Crops

The Department of Primary Industries and Regional Development continues to support the growth and international competitiveness of all crop industries in Western Australia.

With a 2400 kilometre span from its tropical north to its temperate south, WA supports a broad range of cropping industries from rain-fed winter cereals through to irrigated horticultural crops.

In the 2012/13 year the WA cropping industries exported a total of $3.9 billion which comprised: $3.1 billion of cereals, $859 million of pulses, pastures and oilseeds, $142 million of horticultural crops. The major contributors to these exports were wheat ($2.7 billion), canola ($756 million), barley ($377 million), lupins ($42 million), carrots at $48 million, oats ($12 million), and strawberries at $5.5 million.

Articles

  • The Department of Primary Industries and Regional Development (DPIRD) is a research partner in the national collaborative Dryland Pasture Legume Systems Project to develop pasture legumes that can

  • Yellow-winged locusts (Gastrimargus musicus) are native insects, distinguished by bright yellow wings, they are 35-50mm in length when mature and make a distinctive clicking noise when fly

  • Climate change is a pressing global issue that creates both challenges and opportunities for Western Australia.

  • This page provides information links specific to nutrient management of high rainfall pastures (more than 600 mm average annual rainfall) in the south-west of Western Australia.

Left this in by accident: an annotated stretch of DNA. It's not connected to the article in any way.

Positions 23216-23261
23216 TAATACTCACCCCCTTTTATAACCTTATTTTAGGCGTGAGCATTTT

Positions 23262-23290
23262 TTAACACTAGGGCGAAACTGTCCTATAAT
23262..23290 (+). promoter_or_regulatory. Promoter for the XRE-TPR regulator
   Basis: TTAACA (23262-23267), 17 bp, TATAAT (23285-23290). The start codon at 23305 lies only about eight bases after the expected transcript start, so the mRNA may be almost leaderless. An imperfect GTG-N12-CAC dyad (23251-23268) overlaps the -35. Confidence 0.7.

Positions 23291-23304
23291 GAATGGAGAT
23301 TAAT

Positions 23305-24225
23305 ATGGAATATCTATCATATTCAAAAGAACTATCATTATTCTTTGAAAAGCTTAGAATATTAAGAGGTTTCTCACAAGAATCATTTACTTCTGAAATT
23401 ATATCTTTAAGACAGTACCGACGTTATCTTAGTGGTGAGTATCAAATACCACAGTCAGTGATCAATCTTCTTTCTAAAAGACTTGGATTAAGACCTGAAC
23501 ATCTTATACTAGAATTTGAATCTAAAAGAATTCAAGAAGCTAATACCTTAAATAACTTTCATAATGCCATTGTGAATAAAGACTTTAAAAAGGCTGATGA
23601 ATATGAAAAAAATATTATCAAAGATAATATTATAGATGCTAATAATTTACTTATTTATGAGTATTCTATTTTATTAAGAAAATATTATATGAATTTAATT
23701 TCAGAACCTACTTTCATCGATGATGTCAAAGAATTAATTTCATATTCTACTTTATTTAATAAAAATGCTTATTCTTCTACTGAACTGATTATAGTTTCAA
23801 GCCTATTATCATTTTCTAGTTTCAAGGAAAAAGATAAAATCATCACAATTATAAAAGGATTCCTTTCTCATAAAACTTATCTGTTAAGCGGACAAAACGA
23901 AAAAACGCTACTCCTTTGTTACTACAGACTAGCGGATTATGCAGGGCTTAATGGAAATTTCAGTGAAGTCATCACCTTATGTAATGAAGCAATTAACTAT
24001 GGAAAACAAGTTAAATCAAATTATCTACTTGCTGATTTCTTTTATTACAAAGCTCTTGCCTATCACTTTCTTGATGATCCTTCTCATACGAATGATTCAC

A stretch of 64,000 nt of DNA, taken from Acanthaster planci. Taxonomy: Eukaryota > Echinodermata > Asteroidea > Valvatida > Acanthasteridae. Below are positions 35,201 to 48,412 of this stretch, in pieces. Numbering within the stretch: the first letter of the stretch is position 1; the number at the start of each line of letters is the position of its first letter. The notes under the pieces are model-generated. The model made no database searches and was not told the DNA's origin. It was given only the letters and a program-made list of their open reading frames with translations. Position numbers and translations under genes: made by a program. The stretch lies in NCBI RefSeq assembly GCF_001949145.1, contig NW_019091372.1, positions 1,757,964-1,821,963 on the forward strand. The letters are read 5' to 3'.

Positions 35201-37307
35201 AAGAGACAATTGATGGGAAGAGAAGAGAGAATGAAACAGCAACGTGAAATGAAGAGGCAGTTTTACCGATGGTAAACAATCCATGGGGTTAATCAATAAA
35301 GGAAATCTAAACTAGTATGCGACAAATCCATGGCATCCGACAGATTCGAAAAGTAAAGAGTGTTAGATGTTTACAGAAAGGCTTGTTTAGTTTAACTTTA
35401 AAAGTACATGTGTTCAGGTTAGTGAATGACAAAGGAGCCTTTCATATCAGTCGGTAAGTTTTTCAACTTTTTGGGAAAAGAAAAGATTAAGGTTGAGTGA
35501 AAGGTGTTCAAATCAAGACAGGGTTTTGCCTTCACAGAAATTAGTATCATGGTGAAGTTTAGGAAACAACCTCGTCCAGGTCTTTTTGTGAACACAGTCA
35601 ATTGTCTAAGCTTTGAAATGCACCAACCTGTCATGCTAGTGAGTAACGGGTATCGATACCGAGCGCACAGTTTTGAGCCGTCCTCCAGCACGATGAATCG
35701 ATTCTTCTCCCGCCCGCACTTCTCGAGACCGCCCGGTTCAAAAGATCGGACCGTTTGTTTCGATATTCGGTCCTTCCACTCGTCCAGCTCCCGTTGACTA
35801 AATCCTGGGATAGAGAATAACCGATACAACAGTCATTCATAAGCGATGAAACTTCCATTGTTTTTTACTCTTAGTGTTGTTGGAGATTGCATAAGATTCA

• Spray-topping is a very effective method for managing annual grass seed set in pastures.

  • Most unplanned hot fires change the plant composition and reduce growth and carrying capacity in the following season.

  • The Northern Beef Development program aims to support the Western Australian northern beef industry to become more profitable, resilient, and sustainable.

  • Feed intake and methane emissions are influenced by the digestibility of the pasture and the concentration of plant secondary compounds such as tannins.

  • Traditionally, agriculture in the Western Australian rangelands has predominantly relied on grazing stock on native vegetation, with some irrigation precincts around Carnarvon and on the Ord River

  • Cultivars of French serradella (Eliza, Cadiz, Erica and Margurita) and yellow serradella (Charano, Santorini and Yelbini) have been developed with the aim of reducing the cost of seed production.

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